The entire cast of Ordinary People (1980) is nominated, the film wins Best Picture, but not nominated was the heart and soul of the film, Donald Sutherland as the grief stricken father struggling to hold onto his surviving son an marriage. The family has been rocked by the accidental death of their eldest, the golden child, and his brother attempts suicide after the accident. Now home and trying the boys mother is icy to him, as the father attempts to bring him close. Sutherland is heartbreaking, but that final scene on the steps will stroke your soul.

10. Maureen O’Hara

The fiery red head had eyes that blazed when pushed, and was often the perfect foil for John Wayne. She was never better than in The Quiet Man (1952) as a feisty Irish lass shamed by her brother over her dowry. The sheer sparks between she and the Duke were the stuff of legend. For her performance as Mary Kate, she should have been nominated, but sadly, was not.

9. Kevin Bacon

After more than thirty five years of acting, much of it acclaimed, Kevin Bacon has still not once been an Oscar nominee. So many times it has been deserving, yet never once has it happened. The finest work of his career was as the recovering pedophile in The Woodsman (2006) for which he was worthy but the film obviously scared the Academy. Bacon was brilliant as a brutalized prisoner in Murder in the First (1990), as a vicious guard in Sleepers (1993), and as a cop in Mystic River (2003). He deserved to be nominated for The Woodsman, truly, a difficult role that he nailed.

8. Martin Sheen

Not even for Apocalypse Now (1979) for which he was a most deserving nominee. Martin Sheen should have been in the race for Best Actor more than once, beginning with Badlands (1974), the aforementioned Apocalypse Now, but also for supporting actor in The Dead Zone (1983). He earned Award after award for his superb work on television in films and finally his crowning achievement as President Bartlett in The West Wing. Oh that he were in office now. Understand I went through Oscar history to find long ago actors snubbed and more recent, they are bonded by the lack of nomination.

7. Malcolm MacDowell

How is it possible MacDowell was not nominated for his astounding performance as Alex in A Clockwork Orange (1971)? Does it make any sense that he was not? As the jaunty, bouncy, vicious psychopath in Stanley Kubrick‘s greatest film, MacDowell was deserving, and it remains shameful he was not nominated. Shameful. In portraying a villain, a rapist and killer, the actor achieves the extraordinary feat of making us care for him in that he becomes the victim.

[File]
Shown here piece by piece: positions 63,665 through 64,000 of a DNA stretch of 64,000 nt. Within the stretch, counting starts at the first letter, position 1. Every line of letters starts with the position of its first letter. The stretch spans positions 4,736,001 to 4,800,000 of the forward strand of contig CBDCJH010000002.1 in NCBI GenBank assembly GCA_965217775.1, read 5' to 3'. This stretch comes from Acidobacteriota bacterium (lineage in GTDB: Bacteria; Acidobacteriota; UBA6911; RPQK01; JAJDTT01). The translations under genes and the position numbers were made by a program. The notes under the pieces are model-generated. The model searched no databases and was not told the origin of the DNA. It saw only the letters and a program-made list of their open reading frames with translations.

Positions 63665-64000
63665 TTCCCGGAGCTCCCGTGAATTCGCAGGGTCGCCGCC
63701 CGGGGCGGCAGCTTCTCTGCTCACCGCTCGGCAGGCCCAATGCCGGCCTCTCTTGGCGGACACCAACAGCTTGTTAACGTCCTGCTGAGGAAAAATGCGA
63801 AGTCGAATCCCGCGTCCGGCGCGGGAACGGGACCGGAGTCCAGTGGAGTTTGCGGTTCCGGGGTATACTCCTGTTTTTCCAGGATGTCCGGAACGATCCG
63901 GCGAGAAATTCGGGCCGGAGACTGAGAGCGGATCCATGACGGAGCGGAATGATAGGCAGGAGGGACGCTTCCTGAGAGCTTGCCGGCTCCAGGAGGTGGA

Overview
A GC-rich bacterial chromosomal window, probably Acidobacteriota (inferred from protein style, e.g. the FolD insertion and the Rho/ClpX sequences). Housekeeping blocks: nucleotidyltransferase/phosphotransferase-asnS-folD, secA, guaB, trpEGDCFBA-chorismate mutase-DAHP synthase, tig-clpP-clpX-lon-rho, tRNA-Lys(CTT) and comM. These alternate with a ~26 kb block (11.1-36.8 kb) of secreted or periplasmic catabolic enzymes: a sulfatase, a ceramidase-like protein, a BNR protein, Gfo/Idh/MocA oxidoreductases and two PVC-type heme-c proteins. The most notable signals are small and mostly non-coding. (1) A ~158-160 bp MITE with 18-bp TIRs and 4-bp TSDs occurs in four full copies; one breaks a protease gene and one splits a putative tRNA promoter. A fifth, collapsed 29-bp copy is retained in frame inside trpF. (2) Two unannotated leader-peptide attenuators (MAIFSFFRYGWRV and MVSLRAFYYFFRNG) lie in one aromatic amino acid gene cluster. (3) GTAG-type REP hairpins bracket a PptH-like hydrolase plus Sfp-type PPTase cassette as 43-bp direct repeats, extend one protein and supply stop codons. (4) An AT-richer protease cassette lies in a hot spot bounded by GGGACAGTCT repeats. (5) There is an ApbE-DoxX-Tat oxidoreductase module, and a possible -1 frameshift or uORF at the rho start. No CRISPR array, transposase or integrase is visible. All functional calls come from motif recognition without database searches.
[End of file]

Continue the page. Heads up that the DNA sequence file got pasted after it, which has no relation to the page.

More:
6. Steve Martin

Steve Martin won the National Society and New York Film Critics Awards for Best Actor for his hilarious and remarkable performance in All of Me (1984), one of the great physical performances ever given. He won accolades again for his limber, light as a feather physicality in Roxanne (1987) a modern day Cyrano de Bergerac. Nominations should have come for both, everyone knows it and it is criminal it did not happen.

5. Richard Gere

It is nearly unimaginable how an actor who remained at the top for two decades doesn’t have a single nomination to boot. And it is not that Richard Gere hasn’t done great roles or been in great films. It is just that he has been just plain unlucky. Probably he was considered “too pretty” or “too famous” for a nomination, I don’t know. He got closest to getting nominated only a couple of years back for ‘Time our of Mind’ where he played a homeless person.

4. Hugh Grant

Another “lover boy” who got snubbed by the Academy. Yes, he has mostly done romantic comedies, but let’s be honest: Hugh Grant has been good in many of them, especially ‘About a Boy’ and ‘Four Weddings and a Funeral’. But the closest he got to the nomination was actually last year for ‘Florence Foster Jenkins’ where he stood his ground even in front of an acting giant like Meryl Streep and was nearly as good, if not better.

3. Jim Carrey

Let’s be clear, Jim Carrey was good in The Truman Show (1998), not great. In Man in the Moon (1999) he was a revelation, truly brilliant, and deserving of a nomination. Brilliantly he captured the twisted perversity of comic Andy Kaufman to perfection in Milos Forman’s fine film. Five years later he did the best work of his career as the sad sack lover in Eternal Sunshine of the Spotless Mind (2004). Going toe to toe and holding his own with no less than Kate Winslet, he deserved attention from Oscar.

2. Bruce Willis

Something happened when Bruce Willis shaved his head for 12 Monkeys (1995) he became tragically noble. His powerful work in that science fiction masterpiece could have seen him nominated for Best Actor and we can never forget his Butch from Pulp Fiction (1994) a most deserving performance.

1. Marilyn Monroe

Though many may scoff at Marilyn Monroe being named with Oscar in the same sentence, she was a gifted comedic actress, and the camera adored her. Her greatest work came in ‘Some Like It Hot’ (1959) and she was frankly robbed of a nomination. Monroe was also very good, very funny, and as always sex on two legs in ‘The Seven Year Itch’ (1955), but the best of her career, the one the Academy missed was ‘Some Like It Hot’.